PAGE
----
This month Steve and Gary discuss campus recruiting in 2017.
Who could have imagined, in 1969, that a home video game system, the Xbox, would contain more computer power than the Lunar Landing Capsule? Better yet, in 1969 who would have imagined a home video game system? Today, we have social networking taking place amongst diverse, geographically disparate audiences, using tools that ten years ago would never have been envisioned.
Ten years from now, today's emerging trends will continue to manifest themselves in a battle of the "irresistible force" (Technology) vs. the "immovable object" (Demographics). How will these forces impact the interchange amongst employers and the campus recruits they are attempting to reach? No one can say with certainty, however, it is an absolute that the way in which dialogues are conducted, relationships are built, and students are recruited will be much different than today.
We live in a society that is driven by information, but more importantly, it is a society that is driven by the action of accessing that information. With searchable databases, blogging, podcasting, virtual worlds, and enhanced social networks, information is multiplying at a rate far beyond our ability to parse it, process, it, and store it for future use. To cope with this, we have built devices that are simply the start of the "convergence" phenomenon. For example, the new iPhone from Apple provides access not only to a cellular phone, email, and the Web, but more importantly, it has become a mobile digital hub. For the first time, a single device integrates a cell phone, email, and PDA functions with true HTML web browsing, a digital camera, access to integrated Google Maps and Yahoo Search, and an iPod. And this is just the beginning.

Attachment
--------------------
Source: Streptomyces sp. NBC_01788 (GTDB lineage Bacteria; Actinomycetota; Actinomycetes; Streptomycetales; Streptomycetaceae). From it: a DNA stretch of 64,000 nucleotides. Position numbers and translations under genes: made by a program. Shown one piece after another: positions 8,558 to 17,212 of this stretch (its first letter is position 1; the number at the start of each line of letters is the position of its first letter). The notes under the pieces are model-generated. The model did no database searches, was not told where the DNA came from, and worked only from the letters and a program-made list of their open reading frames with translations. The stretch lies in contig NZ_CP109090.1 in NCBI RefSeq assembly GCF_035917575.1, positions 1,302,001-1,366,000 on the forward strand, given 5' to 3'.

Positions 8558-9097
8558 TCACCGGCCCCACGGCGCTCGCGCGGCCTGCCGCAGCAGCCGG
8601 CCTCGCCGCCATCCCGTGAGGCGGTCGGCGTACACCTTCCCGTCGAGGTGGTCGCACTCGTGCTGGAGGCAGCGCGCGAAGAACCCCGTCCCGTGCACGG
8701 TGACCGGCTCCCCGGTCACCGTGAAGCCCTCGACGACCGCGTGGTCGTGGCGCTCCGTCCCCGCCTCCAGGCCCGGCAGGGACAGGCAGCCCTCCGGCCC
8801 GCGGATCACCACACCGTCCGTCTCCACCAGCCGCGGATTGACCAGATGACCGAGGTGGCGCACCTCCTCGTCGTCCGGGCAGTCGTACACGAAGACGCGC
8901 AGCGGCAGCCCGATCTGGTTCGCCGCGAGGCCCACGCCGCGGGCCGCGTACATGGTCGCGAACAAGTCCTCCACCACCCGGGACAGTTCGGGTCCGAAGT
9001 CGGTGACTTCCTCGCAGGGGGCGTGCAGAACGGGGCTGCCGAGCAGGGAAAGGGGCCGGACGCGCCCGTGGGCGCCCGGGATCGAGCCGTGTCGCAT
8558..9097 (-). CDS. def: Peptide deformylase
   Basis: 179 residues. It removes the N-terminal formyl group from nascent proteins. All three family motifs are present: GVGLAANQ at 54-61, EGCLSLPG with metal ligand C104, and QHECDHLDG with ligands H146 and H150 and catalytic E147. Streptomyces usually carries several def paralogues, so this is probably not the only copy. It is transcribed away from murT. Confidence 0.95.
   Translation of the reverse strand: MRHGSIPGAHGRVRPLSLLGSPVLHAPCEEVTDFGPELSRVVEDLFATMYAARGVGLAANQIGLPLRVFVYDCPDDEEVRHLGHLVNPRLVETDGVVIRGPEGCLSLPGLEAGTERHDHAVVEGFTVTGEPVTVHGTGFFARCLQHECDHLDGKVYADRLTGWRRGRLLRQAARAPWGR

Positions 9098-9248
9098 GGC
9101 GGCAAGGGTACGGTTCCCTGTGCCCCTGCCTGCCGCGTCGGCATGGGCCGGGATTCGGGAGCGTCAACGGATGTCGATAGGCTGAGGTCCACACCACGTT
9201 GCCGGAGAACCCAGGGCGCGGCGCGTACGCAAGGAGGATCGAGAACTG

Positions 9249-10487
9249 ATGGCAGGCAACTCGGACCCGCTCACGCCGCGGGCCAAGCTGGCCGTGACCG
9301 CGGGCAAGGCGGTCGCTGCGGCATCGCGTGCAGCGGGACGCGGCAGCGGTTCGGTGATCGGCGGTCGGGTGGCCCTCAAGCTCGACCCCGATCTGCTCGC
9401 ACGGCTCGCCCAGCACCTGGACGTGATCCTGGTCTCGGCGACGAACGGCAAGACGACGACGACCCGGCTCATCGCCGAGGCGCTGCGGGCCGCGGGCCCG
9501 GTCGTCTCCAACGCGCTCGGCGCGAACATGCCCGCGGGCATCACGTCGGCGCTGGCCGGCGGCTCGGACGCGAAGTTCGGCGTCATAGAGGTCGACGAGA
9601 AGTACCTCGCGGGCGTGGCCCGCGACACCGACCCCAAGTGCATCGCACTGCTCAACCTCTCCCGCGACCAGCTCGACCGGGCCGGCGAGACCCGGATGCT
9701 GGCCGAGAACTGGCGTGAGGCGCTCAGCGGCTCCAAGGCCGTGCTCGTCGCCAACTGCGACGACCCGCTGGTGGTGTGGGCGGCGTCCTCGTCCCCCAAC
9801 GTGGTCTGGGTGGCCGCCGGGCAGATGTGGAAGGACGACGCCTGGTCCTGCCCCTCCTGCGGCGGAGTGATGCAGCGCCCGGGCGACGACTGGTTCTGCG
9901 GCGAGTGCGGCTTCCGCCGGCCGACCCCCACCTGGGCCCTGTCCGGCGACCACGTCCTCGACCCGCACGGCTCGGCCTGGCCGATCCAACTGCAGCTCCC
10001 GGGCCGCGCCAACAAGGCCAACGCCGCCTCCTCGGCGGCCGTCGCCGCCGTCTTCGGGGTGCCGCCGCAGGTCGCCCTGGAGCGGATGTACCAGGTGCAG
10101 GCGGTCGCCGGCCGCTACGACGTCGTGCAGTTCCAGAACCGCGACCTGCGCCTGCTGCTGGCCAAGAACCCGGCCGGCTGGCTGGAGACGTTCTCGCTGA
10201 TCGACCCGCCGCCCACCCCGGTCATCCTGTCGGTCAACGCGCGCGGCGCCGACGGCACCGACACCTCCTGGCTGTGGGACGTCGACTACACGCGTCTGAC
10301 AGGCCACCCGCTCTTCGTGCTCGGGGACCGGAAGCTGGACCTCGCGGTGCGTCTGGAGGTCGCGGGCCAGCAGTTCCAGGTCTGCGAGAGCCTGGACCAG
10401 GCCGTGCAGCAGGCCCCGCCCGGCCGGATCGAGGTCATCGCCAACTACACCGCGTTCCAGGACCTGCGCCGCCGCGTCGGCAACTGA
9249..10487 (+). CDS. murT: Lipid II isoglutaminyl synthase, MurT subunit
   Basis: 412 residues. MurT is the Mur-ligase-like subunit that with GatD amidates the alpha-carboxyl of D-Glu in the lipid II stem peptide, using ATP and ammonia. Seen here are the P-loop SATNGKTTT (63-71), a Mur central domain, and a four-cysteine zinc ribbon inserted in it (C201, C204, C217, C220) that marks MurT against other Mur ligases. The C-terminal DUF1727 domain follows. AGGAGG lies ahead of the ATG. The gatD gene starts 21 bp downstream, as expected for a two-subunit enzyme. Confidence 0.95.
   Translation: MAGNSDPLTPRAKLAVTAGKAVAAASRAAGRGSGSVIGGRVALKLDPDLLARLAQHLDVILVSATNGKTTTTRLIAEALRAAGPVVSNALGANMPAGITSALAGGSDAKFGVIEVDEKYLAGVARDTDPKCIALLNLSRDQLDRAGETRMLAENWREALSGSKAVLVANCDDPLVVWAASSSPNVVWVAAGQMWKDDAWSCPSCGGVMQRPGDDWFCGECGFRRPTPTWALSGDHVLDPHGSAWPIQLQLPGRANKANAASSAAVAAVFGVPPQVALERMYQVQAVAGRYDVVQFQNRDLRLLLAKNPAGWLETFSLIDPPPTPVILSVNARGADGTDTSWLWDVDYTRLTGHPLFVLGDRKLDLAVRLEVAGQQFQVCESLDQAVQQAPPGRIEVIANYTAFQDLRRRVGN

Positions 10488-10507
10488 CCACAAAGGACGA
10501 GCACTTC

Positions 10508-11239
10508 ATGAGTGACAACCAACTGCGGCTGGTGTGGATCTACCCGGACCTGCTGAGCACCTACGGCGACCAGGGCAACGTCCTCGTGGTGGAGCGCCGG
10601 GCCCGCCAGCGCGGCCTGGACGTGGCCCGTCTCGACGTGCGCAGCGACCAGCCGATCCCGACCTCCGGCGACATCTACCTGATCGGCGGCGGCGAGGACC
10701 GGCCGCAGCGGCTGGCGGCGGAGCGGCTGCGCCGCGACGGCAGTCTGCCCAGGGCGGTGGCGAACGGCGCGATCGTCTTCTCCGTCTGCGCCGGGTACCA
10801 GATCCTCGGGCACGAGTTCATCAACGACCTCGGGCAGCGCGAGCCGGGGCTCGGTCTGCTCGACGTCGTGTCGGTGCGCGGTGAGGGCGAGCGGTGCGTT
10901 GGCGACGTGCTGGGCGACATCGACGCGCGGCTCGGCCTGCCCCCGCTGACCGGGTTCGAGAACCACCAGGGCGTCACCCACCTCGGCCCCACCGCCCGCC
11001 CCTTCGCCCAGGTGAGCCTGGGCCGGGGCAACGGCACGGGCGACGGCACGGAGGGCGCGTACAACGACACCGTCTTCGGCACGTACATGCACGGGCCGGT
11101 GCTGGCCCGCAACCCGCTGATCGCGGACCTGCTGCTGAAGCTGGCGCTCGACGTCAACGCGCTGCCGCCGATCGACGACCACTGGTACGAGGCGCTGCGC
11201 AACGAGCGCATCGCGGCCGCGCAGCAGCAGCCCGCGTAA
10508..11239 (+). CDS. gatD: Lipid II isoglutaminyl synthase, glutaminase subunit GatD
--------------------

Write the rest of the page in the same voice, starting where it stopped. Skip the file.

Today's iPhone will be a primitive example of what will be in use in 2017. Students will pin on tiny Personal Data Devices (PDDs) - think iPod Shuffle or smaller - to "feel" the music, unlock their dorm suites, debit their visit to the university vegan-teria, pay for beer (18-21 drinking is allowed, but only on campus), get their grades, store their academic records...and communicate with their career counseling center and potential employers. Whoever owns the most robust link to the PDD will own the fastest and most direct path to graduating students.
Job placement will be more competitive than ever - for the employer. As early as grade school, students will be opted-in by their parents and have their entire education record monitored by colleges and employers. Every year, every quarter, every grade and teacher evaluation will be logged by a for-pay database via an anonymous student EDN (Educational Development Number). Colleges, universities, and employers seeking the best and brightest talent will compete for the privilege of recruiting the "Cream of the EDNs" to their campus and workplace.
An efficient electronic evaluation system will now be in full swing, sparking a highly competitive and lucrative job market. Think NFL draft - with the most promising talent going to the organizations with the deepest pockets and greatest potential. Employers will even start to negotiate financially with the career placement offices of the most prestigious colleges and universities for the honor of making campus visits.
More than ever, well-articulated and meaningful employer brands will be the cornerstone upon which decisions will be made. Prospective employees, in the driver's seat, will make their choices based upon work-life balance issues, connection to an organization's core values, and diversity of the workforce, amongst many other factors. Immersion in these employer brands - through video, audio, and other engaging technologies - will allow prospective employees to narrow down the consideration set early in the process and will enable them to focus on the "auction" for their talent.
The retiring of the Baby Boomers and the continuation of the 2-child family will accelerate and create a student shortage as well as workplace crisis. Secretary of Labor Chelsea Clinton will propose government intervention, nationalize the EDN Database and suggest the formation of an Americas Workforce. Post 9/11 Immigration restrictions are a thing of the past as borders, cultures, and governments blur in order to address the migratory supply and demand for human capital across the Americas.
The competition for talent will be over. Graduating students will claim total victory.
Steve can be reached at email@example.com
Gary can be reached at firstname.lastname@example.org